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S1. X can be done to handle the unsavory practice by Y, which limits growth.

S2. X can be done to handle the unsavory practice, which limits growth, by Y.

In this sentence the descriptive clause "which limits growth" is supposed to apply to the unsavory practice. Does that mean S1 usage is incorrect?

Question update:

What's the best way to rewrite or express the idea that the non-restrictive clause applies to unsavory practice?

I see both S1 and S2 confusing and not easy to read. Furthermore, this problem seems to be very common whenever some X has both a descriptive thing and a restrictive clause and you want to express it in just one sentence. For example:

John grew up with a brother who worked in construction and was John's only healthy sibling, and another brother who worked in government.

"who worked in construction" is restrictive clause. "John's only health sibling" is non-restrictive.

Another way to rewrite it is:

John grew up with a brother, John's only healthy sibling, who worked in construction, and another brother who worked in government.

Both of these ways to express the idea are clumsy. Any better way?

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    Neither is crystal clear. You can try starting the sentence with "To handle...." or with "The practice of .... which ..., can be handled by ..." – TRomano Dec 2 '14 at 15:23
  • X can be used as a solution to this Y practice. – Lambie Jun 30 '18 at 17:19
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S1 is ambiguous, it's not clear whether the unsavory practice or X limits growth. S2 makes it more clear that "which limits growth" applies to the unsavory practice.

BTW, is the X in "X can be done" the same as the X in "by X"?

  • Modified it to reflect Y, which is different than X. – Joe Black Dec 16 '14 at 3:06
  • I think both usages are not clear. – Joe Black Dec 16 '14 at 3:07
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I think that the best way to make the sentences more readable is to do some serious revamping. For example, in the "unsavory practice of Y" example, I would try to reduce the number of contending clauses that I had to try to put into order. To that end, I would probably express Y as a possessive and rephrase the "which limits growth" clause as an adjective. As is often the case, framing the sentence in active voice also contributes significantly to a less-contorted syntax:

To handle Y's unsavory, growth-limiting practice, you [or one] can do X.

or

To handle Y's unsavory, growth-limiting practice, do X.

To deal with the "John and his brothers" example, I would start by identifying how many brothers my readers were going to have to contend with, and then I'd see what further arrangement of the factual details yielded the most natural-sounding sentence:

John grew up with two brothers: one who worked in construction, and one who worked in government but suffered from poor health.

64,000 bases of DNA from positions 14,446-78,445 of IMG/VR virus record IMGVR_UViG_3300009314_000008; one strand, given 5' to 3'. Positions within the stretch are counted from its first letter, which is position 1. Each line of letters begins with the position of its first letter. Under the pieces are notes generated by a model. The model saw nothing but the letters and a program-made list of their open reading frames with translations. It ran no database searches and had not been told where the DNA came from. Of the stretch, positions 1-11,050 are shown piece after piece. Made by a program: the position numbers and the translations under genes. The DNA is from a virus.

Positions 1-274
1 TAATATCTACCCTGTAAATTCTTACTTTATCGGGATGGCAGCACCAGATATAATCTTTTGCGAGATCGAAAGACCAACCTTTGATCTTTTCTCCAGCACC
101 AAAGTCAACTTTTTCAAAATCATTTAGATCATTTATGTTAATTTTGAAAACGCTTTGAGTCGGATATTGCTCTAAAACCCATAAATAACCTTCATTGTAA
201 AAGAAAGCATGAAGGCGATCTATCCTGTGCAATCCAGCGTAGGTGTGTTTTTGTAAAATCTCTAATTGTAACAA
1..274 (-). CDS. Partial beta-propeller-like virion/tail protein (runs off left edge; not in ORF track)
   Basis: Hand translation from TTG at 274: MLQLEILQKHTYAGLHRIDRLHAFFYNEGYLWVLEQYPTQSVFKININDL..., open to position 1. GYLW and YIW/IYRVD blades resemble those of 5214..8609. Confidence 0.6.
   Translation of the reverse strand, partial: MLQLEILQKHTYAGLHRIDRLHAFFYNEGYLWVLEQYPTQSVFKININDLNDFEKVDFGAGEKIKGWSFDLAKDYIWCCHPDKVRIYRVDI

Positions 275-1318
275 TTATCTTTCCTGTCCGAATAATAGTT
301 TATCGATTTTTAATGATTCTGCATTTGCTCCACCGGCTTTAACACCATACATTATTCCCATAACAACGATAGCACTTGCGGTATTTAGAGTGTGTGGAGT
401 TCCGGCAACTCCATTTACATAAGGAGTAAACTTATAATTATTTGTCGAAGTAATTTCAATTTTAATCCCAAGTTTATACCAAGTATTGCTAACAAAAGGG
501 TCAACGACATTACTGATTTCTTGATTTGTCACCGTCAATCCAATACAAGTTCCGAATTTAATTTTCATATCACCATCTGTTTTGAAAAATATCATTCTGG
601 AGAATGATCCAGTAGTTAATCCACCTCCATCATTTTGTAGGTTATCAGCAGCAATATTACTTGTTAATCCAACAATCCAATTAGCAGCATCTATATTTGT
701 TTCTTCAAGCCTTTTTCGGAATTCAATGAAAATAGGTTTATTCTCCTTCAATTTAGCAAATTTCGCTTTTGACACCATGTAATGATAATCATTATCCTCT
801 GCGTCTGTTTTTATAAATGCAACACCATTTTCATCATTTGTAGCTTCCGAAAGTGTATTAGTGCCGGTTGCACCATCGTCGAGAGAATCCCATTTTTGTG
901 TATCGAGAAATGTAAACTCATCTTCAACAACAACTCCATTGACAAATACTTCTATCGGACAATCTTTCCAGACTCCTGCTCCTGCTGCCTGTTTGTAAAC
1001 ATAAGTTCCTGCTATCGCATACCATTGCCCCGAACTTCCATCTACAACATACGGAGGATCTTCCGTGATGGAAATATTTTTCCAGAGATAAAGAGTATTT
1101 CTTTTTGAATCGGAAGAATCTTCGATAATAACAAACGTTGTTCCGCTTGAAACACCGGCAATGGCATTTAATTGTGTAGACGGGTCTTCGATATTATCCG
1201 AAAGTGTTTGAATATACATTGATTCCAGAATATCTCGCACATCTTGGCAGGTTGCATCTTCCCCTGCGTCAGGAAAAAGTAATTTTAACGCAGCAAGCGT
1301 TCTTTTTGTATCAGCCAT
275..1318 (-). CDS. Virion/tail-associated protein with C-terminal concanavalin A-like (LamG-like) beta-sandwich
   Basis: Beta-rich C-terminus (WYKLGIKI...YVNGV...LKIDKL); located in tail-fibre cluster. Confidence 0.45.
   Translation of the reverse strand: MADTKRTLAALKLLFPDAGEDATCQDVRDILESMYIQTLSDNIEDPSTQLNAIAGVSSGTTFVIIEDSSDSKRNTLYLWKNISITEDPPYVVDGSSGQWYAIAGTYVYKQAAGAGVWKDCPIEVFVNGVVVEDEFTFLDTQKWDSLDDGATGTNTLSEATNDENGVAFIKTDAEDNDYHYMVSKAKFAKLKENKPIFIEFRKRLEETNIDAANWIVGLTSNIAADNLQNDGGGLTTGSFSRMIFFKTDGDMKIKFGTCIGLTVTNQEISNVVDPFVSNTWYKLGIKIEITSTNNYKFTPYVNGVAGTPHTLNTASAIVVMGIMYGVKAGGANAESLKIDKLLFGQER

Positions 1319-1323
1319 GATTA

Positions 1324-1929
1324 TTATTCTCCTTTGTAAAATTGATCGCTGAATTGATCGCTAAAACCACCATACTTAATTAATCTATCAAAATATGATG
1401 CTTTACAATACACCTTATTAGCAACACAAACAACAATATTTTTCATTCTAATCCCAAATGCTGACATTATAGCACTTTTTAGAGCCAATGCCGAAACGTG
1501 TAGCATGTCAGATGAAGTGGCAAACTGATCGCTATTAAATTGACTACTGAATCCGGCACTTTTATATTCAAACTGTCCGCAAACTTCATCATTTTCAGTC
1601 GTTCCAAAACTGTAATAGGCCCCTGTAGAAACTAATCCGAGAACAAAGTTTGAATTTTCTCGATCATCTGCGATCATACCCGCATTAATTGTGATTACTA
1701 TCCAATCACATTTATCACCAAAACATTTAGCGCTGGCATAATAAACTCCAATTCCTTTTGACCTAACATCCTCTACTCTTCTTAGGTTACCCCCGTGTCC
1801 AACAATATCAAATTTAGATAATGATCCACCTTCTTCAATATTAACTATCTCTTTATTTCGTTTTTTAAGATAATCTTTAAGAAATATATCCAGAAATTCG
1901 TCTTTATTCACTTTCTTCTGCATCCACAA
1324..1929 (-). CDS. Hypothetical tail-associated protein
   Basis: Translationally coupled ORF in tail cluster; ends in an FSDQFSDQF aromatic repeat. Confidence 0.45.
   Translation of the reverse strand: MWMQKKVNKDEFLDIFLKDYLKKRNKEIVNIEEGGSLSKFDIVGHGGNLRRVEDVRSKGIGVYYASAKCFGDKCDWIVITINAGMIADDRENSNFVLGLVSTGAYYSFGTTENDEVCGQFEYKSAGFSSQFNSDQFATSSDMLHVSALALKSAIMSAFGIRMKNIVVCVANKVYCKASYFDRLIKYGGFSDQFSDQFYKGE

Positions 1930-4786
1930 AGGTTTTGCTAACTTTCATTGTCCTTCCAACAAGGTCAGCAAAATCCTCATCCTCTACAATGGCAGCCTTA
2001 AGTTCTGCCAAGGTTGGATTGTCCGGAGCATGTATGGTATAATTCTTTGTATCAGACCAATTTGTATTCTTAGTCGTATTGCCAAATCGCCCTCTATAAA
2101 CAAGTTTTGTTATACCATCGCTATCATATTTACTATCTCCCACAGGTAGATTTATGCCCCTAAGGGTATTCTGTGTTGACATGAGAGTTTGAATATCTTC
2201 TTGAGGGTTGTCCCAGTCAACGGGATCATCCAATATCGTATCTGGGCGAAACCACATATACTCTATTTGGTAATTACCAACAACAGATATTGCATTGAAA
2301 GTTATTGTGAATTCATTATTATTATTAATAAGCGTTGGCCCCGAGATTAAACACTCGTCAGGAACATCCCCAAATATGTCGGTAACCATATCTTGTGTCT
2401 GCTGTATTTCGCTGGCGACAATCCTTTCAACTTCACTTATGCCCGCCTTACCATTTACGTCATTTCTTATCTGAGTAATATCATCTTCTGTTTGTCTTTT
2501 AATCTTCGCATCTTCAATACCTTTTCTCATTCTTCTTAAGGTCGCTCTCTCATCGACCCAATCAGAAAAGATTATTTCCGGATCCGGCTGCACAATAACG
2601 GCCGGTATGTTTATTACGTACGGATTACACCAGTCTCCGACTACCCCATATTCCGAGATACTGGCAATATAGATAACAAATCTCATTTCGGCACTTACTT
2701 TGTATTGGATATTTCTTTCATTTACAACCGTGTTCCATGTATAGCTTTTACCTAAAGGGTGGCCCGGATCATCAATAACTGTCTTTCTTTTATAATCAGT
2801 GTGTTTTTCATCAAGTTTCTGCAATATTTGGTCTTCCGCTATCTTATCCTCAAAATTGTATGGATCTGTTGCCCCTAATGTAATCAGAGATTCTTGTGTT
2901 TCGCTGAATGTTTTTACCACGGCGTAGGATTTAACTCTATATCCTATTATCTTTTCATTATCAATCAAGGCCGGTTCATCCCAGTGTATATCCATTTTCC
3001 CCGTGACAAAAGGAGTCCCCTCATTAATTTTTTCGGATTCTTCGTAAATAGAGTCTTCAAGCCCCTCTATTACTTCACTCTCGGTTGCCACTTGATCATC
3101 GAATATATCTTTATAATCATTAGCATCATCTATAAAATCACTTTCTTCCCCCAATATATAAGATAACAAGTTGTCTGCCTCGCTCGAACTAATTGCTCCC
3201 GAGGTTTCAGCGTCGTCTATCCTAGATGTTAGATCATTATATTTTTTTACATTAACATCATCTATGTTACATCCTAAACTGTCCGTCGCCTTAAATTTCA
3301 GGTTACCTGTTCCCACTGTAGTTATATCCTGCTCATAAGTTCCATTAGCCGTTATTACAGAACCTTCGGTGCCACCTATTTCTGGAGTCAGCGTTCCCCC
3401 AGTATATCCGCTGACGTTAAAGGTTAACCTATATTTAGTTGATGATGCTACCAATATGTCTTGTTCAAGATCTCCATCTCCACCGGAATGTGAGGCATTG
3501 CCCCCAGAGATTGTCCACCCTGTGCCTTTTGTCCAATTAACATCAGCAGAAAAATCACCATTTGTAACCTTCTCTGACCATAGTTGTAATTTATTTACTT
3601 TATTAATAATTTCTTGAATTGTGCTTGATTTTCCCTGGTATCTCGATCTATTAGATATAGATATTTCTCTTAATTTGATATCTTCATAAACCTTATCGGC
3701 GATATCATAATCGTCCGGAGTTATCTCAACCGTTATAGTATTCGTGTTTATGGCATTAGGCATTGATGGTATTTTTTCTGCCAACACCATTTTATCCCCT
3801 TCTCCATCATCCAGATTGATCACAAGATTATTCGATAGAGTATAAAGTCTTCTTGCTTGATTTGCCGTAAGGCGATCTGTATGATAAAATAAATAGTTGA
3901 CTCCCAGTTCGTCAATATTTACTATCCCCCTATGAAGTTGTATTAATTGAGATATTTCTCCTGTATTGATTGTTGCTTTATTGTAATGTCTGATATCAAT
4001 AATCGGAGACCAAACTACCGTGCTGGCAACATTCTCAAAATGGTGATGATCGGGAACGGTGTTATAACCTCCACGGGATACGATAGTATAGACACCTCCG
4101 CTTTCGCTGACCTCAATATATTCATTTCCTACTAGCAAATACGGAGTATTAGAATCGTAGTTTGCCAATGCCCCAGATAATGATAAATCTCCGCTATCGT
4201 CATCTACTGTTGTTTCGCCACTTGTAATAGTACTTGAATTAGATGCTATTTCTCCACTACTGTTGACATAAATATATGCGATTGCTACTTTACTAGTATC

In both instances, the main problem with the original versions (in their various permutations) is that they have too many clauses growing every which way, like suckers on an untended tomato plant, leaving you with complicated hierarchical associations that you can't organize satisfactorily merely by amping up your punctuation or rearranging the clauses.

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S1. X can be done to handle the unsavory practice by Y, which limits growth.

S2. X can be done to handle the unsavory practice, which limits growth, by Y.

Apparently, Y is involved in some unsavory practice that has the effect of limiting growth, calling for X to manage the problem.

  • X can be done to handle the unsavory practice by Y which limits growth.

As I understand it: by Y and which limits growth are both being used as adjective phrase modifiers for "the unsavory practice".

It's stylistically efficient to keep the subject X together with the verb phrase can be done to handle and the direct object the unsavory practice. Thereafter, the two phrases by Y and which limits growth serving as object complements are allowed to flow as their function is to further modify practice. Writing it the way I've shown in my example above preserves the original verbiage of S1, and in that case requires no commas. Also consider:

  • X can be done to handle Y's unsavory, growth limiting practice.

John grew up with a brother who worked in construction and was John's only healthy sibling, and another brother who worked in government.

John grew up with a brother, John's only healthy sibling, who worked in construction, and another brother who worked in government.

  • John grew up with a brother who worked in construction (his only healthy sibling), along with another brother who worked in government.

Setting the adjective phrase his only healthy sibling into brackets, helps the main gist of the sentence to flow more naturally. The main idea being that John grew up with two brothers of differing occupations.

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